Acquisition target for a PE investor in the knowledge process outsourcing (KPO) sector

In search of a sunrise segment in the KPO sector

 

The IT and BPO services industry grew dramatically in the nineties, to emerge as one of the bright spots in the Indian economy. As the traditional segments matured post 2000, newer markets evolved – in legal services, market research, analytics, engineering services, etc.

 

These services, broadly clubbed under knowledge process outsourcing (KPO), were driving the shift from commoditized to high-value services. The distance between outsourceable and non-outsourceable workflows was narrowing.

 

A private equity investor, with a focus on companies in the manufacturing sector, wanted to diversify into the emerging, high-growth niche services sector. They wanted to invest in a KPO firm – a firm that would give them a strong market position ensuring sustainable growth with profits in the long term.

 

However, the challenge was the huge number of companies, and multiple service segments catering to entirely different markets. Choosing interesting segments and companies within them was a huge task.

 

Narrowing down to the right-fit company

 

ValueNotes brought to the table close to a decade’s experience of researching the KPO sector in India. From an internal database of over 500 companies, we were able to provide analysis on the attractiveness of each segment, as well as short-list prospects quickly.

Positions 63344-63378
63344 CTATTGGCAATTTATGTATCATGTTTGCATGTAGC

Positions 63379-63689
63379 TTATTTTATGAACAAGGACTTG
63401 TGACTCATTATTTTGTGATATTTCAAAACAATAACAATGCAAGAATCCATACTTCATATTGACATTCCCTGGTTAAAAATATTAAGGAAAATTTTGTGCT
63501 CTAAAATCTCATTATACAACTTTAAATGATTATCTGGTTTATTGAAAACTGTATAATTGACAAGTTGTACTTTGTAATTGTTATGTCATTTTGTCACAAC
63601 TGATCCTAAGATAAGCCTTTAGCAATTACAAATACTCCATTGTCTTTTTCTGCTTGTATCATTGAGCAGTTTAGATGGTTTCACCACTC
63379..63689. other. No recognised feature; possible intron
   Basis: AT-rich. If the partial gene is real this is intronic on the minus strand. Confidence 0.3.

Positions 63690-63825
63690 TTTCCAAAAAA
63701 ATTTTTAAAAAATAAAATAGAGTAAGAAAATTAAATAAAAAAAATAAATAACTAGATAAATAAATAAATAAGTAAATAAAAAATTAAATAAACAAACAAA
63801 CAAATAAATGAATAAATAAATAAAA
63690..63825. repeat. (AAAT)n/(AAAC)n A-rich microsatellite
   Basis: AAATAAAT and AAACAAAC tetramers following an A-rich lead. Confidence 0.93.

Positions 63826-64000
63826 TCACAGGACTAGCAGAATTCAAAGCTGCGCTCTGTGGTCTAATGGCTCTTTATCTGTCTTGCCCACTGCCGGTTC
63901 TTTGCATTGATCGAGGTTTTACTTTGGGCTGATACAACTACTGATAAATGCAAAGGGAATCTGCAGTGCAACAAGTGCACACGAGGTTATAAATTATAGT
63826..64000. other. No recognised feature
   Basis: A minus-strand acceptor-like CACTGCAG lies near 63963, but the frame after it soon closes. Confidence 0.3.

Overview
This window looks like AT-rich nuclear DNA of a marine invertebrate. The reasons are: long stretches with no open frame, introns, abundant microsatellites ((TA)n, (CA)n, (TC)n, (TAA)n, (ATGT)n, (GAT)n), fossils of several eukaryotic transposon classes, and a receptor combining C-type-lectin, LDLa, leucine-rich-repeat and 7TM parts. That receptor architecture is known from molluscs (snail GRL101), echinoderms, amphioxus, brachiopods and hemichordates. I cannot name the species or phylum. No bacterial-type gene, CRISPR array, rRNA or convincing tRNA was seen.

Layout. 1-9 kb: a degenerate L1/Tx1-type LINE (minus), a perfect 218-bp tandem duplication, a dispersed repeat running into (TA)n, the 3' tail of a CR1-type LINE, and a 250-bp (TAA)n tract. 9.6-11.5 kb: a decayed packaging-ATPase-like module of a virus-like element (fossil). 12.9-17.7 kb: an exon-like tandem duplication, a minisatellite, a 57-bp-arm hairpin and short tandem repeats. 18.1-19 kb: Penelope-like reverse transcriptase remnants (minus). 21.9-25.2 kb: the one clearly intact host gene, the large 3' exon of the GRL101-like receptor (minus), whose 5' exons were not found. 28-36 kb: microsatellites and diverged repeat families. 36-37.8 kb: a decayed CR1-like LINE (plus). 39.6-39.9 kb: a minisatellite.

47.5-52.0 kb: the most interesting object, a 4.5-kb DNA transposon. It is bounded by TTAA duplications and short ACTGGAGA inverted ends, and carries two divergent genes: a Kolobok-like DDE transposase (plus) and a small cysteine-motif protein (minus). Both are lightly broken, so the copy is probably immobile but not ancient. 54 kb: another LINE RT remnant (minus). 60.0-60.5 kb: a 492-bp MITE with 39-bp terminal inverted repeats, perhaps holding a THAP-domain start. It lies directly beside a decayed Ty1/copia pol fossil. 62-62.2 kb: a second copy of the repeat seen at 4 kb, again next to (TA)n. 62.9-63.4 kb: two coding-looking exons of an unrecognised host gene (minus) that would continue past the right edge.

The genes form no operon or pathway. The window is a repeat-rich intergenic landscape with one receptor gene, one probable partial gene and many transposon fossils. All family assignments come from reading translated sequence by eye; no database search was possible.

After a rigorous process that involved speaking to the management of selected companies to better understand their business models, team and client base – and the fit with our client; we further shortlisted a set of companies the client could speak to. Companies that were not interested in raising capital were eliminated, as were those which didn’t satisfy our client’s criteria.

 

Early bird catches the worm

 

Thanks to our research, the client was able to identify several investment opportunities early – before the sector became popular. This allowed them greater choice at lower valuations, than were available subsequently.

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